Throughout history, pandemics have regularly resulted in an expansion of state powers; this is exactly what is happening now in one of the 27 member states of the European Union. Indeed, the Prime Minister of Hungary Viktor Orbán is taking advantage of the epidemic to strengthen his authoritarian control over the nation.
While it is true that governments around the world have assumed emergency powers and extraordinary measures to fight coronavirus – including the lockdown of all aspect of everyday life and the closure of borders – so far, few democratic states in Europe have given their government such powers, moreover without an expiry date.
At this point, with an EU member state that has “quarantined” democracy, the real unknown is to understand what else is needed for a strong and unanimous reaction from the European Union.
Last week the Hungarian Prime Minister used the Covid-19 pandemic to pass a law that grants him full powers during the entire duration of the emergency period, without specifying any time limit. In fact, only the premier himself will be responsible for deciding when the state of emergency will end.
Hungary’s parliament approved the law by a two-thirds majority, with 137 members of parliament in favour and 53 against. All the parliamentarians in favor belong to Fidesz, the majority party led by Orbán, along with some far-right deputies, while the entire opposition voted against the bill.
For an indefinite period, Orbán will be able to rule by decree by changing or abolishing any law and introducing derogations from regulatory provisions. According to the bill, Orbán has the power to close the Parliament and to postpone or cancel any elections or referendum. Furthermore, the violation of the quarantine is considered an offense punishable by up to five years of detention, and the same applies for anyone who contribute to the dissemination of false information that may cause alarm or agitation in the public. The last measure is causing fear among independent journalists, already censored and controlled by the government and intimidated in recent days every time they have tried to verify figures on the pandemic in the country or to investigate the catastrophic state of public health in Hungary.
The bill has raised many doubts, especially after the draft of a law proposed by the ruling Fidezs party that seeks to ban legal gender recognition for transgender people in Hungary, clearly not a strictly necessary measures when you are addressing a public health emergency.
The chances that the situation will return to normal after the end of the pandemic are therefore not certain, considering that the “state of crisis due to mass immigration” has still been in force in Hungary since 2015, renewed for the eighth-time last March.
Hungary and the European Union
The relationship between Orbán, the rule of law and the European Union is a delicate matter that has been going on for a long time. In fact, Orbán’s latest move is only the culmination of an authoritarian path that has lasted for years and which has unfolded under the gaze of European public opinion.
The accumulation of illiberal reforms in the last ten year has ended up transforming the Hungarian political model into a semi-democratic hybrid that scholars call “electoral autocracy” or “competitive authoritarianism”, that is, a system in which competition survives but is heavily distorted in favor of the party in power. Moreover, according to the 2019 World Press Freedom Index, Hungary has lost 14 places compared to the report of 2018, sliding to the 87th position.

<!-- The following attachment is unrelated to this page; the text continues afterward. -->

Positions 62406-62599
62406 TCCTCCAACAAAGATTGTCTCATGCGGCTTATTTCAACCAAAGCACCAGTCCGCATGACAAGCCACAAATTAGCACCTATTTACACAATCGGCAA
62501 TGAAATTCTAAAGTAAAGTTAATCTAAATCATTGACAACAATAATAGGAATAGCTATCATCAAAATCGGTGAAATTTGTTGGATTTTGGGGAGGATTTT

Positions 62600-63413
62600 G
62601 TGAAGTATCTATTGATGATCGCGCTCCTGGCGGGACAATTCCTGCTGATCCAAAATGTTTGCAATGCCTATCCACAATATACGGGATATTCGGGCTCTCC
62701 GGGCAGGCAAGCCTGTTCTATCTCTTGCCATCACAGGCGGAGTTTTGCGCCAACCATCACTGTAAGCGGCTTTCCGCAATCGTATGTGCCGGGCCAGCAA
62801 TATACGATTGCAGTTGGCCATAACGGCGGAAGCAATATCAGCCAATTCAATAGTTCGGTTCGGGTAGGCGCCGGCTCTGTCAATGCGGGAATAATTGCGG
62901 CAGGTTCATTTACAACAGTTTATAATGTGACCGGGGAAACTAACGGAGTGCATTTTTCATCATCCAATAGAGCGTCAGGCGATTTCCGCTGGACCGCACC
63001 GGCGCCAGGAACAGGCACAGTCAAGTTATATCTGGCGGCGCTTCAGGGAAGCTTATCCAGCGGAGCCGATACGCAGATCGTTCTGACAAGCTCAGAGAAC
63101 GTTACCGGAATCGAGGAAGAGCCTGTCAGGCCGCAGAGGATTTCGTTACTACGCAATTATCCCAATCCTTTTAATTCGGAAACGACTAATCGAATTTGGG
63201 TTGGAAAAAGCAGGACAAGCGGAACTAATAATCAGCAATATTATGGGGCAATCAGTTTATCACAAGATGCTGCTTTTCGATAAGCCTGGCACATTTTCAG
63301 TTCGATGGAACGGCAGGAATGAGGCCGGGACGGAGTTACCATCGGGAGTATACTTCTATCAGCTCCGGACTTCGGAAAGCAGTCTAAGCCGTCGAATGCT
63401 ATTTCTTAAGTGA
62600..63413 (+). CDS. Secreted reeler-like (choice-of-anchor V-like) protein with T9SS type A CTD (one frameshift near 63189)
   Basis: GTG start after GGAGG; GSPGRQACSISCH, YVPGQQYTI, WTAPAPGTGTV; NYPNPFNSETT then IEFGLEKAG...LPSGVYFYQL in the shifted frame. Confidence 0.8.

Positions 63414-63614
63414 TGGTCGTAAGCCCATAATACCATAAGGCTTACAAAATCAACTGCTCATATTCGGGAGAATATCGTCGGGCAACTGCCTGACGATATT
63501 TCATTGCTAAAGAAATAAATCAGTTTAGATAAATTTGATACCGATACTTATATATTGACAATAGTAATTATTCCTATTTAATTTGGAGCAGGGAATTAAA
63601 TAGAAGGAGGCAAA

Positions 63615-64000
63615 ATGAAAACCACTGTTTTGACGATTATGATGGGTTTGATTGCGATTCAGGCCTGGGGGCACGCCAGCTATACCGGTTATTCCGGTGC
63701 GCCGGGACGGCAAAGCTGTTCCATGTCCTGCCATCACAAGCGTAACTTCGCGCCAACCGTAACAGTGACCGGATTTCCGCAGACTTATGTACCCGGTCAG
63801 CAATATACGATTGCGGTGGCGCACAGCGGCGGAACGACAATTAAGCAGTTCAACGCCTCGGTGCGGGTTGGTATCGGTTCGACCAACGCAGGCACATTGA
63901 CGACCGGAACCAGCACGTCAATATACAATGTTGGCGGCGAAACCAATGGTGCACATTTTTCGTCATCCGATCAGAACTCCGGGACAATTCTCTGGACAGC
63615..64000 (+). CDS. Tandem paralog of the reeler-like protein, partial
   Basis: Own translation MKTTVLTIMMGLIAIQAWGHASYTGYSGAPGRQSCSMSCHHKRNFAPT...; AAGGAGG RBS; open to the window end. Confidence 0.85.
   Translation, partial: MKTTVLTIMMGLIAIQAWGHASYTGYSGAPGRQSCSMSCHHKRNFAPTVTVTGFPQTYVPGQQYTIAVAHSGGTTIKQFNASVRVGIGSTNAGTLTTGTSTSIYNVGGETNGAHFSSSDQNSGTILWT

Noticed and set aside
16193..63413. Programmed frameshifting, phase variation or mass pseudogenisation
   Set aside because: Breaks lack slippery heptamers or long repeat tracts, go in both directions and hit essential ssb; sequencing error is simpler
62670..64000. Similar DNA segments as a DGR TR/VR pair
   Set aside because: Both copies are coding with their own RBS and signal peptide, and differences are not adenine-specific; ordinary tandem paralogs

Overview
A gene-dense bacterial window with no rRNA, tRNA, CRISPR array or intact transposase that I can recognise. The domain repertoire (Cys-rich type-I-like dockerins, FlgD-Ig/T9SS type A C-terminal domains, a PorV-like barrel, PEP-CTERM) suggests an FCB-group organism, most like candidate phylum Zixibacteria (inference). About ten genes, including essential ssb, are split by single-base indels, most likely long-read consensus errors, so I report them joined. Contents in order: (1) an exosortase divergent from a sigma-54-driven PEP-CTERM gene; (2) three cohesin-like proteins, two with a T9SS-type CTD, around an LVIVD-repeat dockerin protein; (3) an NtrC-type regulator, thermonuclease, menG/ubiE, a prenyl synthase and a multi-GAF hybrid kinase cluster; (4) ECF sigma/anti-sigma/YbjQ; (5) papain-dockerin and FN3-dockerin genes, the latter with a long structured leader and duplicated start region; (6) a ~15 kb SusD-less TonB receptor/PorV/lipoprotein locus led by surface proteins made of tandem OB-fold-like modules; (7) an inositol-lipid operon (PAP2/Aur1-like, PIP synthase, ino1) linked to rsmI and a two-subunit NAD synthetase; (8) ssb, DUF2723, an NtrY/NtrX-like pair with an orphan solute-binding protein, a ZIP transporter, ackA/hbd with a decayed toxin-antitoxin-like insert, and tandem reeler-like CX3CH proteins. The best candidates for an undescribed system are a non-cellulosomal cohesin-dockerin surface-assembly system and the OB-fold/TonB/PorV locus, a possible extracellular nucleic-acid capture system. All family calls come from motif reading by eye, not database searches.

Since 2018 Hungary is subject to the EU’s Article 7 procedure, which is activated when there is a clear risk of a serious breach of the values on which the Union is founded.
The European Parliament launched this procedure after the presentation of the Sargentini Report, which expressed serious concerns about the constitutional and electoral system in Hungary, the independence of the judiciary and of other institutions, the spread of corruption, the respect of the freedom of expression and association and the respect of the fundamental rights of migrants, asylum seekers and refugees in the country. This procedure may result in the suspension of European funds, which are vital for the economic growth of the country. But in any case, Orbán knows that he can count on the support of Poland to prevent the unanimity necessary to trigger sanctions against his country.
After the recent moves of the Hungarian premier, thirteen EU member states – Belgium, Denmark, Finland, France, Germany, Greece, Ireland, Italy, Luxembourg, the Netherland, Portugal, Spain and Sweden – issued a joint statement stating that they are deeply concerned about the risk of violation of the principles of the rule of law, democracy, and fundamental rights deriving from the adoption of certain emergency measures. While not explicitly mentioning Hungary, the message is quite clear.
Likewise, the President of the European Commission, Ursula von der Leyen, recalled the fact that emergency rules are not at the expense of the fundamental principles, and the EU Justice Commissioner Didier Reynders said that “the EU Commission evaluates the emergency measures taken by Member States with regard to fundamental rights”.
Although all EU member states are determined to fight coronavirus, this cannot be an excuse to undermine the rule of law. The worrying thing is that among of the 27 EU members there has not been a real unanimous condemnation, with only 13 states that have had protested. Unfortunately, the European Commission alone, without a clear position being taken by the European Council, cannot reach to the approval and the adoption of binding measures.